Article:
Charlotte, NC

Living in Charlotte, North Carolina offers many benefits including the charm of the city’s southern hospitality. However, just like most major metropolitan centers in the United States, residents of Charlotte must have liability coverage on their motor vehicles. Failure to provide proof of the minimum amount of coverage including $150,000 for property damage, $25,000 for injuries per person per accident and an addition $50,000 to cover all injuries can result in a car not being registered. It’s easy to see why it might be appealing to simply go out and purchase this no-frills type policy, but that’s only going to be adequate in a few instances.

Most of us just need more coverage than that. It might be because we drive a car that is new or newer or it might be because we simply don’t feel comfortable about the idea of having such limited coverage in the event an injury does occur. For this reason, there are many insurance companies in Charlotte, North Carolina all offering some form of car insurance coverage that is meant to appeal to the bulk of drivers. Finding the right policy that still offers cheap rates can be a challenge, but it certainly can be done.

One of the best and most effective ways to lower car insurance rates for anyone, regardless of the type of car they drive, or their driving record is to request a higher deductible. Many insurance companies give quotes based on a deductible of $250. This is the standard amount that most people would pay should they have to cover the deductible on a claim. When the deductible is higher, the individual agrees to the premise that they’ll pay the additional amount in exchange for a lower insurance rate. For someone who rarely, if ever, makes a claim, this is a great way to secure cheap car insurance in Charlotte, North Carolina.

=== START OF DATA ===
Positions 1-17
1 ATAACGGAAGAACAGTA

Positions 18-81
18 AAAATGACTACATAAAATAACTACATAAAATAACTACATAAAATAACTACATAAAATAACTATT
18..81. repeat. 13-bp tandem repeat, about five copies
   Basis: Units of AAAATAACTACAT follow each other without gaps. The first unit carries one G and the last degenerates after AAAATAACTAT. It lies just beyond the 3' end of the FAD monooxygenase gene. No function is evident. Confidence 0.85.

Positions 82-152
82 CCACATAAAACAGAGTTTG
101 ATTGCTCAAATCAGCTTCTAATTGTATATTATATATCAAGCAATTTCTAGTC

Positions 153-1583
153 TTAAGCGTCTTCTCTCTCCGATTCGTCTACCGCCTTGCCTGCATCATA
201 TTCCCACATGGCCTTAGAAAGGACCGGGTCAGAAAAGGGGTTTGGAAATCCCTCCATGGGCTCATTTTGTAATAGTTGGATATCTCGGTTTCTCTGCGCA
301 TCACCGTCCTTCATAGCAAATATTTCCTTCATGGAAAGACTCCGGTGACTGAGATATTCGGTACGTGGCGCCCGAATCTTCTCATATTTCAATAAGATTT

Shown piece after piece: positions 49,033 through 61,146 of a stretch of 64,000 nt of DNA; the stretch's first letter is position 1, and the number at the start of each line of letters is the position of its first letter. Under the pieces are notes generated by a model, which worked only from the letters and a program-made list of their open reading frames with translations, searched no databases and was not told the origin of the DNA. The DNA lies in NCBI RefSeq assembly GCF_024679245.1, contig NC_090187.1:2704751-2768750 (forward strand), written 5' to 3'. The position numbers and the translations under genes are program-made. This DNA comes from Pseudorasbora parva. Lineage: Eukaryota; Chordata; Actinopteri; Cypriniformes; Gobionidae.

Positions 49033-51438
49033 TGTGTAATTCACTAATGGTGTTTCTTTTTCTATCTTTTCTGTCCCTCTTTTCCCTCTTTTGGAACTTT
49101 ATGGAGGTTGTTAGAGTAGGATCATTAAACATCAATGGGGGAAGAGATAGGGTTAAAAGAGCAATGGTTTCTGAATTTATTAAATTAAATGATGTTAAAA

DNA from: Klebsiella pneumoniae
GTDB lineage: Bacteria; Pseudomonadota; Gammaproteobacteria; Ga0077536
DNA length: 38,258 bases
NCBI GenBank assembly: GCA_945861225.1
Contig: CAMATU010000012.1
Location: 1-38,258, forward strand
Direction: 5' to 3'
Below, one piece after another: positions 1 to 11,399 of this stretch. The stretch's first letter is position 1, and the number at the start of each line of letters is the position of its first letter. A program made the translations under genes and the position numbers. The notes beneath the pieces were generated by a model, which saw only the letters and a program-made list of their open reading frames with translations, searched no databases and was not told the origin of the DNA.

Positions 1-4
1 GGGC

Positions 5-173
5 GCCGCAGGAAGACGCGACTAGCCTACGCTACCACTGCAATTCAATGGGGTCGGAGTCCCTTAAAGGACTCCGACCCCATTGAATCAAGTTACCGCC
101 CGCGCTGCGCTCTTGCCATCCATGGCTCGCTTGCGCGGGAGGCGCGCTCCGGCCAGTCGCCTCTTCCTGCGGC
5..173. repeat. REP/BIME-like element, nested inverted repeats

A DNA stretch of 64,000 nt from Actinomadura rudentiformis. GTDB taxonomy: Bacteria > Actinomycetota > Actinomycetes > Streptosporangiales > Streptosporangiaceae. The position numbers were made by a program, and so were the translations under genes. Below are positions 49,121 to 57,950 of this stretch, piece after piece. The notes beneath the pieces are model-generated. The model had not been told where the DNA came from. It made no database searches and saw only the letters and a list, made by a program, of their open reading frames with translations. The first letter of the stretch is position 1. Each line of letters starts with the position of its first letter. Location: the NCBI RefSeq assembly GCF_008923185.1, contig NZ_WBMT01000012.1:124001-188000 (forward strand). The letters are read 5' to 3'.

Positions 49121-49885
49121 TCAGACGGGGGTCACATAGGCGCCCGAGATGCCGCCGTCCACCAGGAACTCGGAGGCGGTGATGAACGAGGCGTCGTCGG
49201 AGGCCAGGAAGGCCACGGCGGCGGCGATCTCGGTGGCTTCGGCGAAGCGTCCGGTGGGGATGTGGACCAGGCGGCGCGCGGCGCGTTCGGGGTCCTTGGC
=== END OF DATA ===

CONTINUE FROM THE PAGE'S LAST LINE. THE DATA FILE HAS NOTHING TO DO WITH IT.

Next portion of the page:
The Charlotte, North Carolina City Council had planned to vote on a new affordable housing policy late last year. A public hearing, at which several concerns and complaints were raised, caused them to delay the vote for several months.

The Council proposed a policy that would only allow affordable housing to be developed in areas designated as “stable,” meaning crime and unemployment rates are low, neighborhoods are well-kept, and employment opportunities are easily accessible. Also, the new policy only allows existing structures to be converted to low-income housing if less than five percent of housing stock in the neighborhood is already categorized as “affordable.”

Developers and other affordable housing advocates voiced their concern with the proposed changes at recent public hearings that the proposed policy would make low-income housing construction both difficult and unappealing for developers, and – consequently – all but impossible in Charlotte. Much of the land that is currently available in Charlotte is in areas that already include a much higher percentage of low-income housing stock.

At a recent hearing, it was suggested that the limit is raised to 15 percent. The higher percentage would make additional tracts of land, and some existing structures, available for low-income development. The suggestion and other concerns that were voiced at recent hearings causing the City Council to chose to delay its vote until later this year. Because a decision has not yet been made, developers and other low-income housing advocates are encouraged to weigh in on the discussion by contacting Charlotte City Council members.


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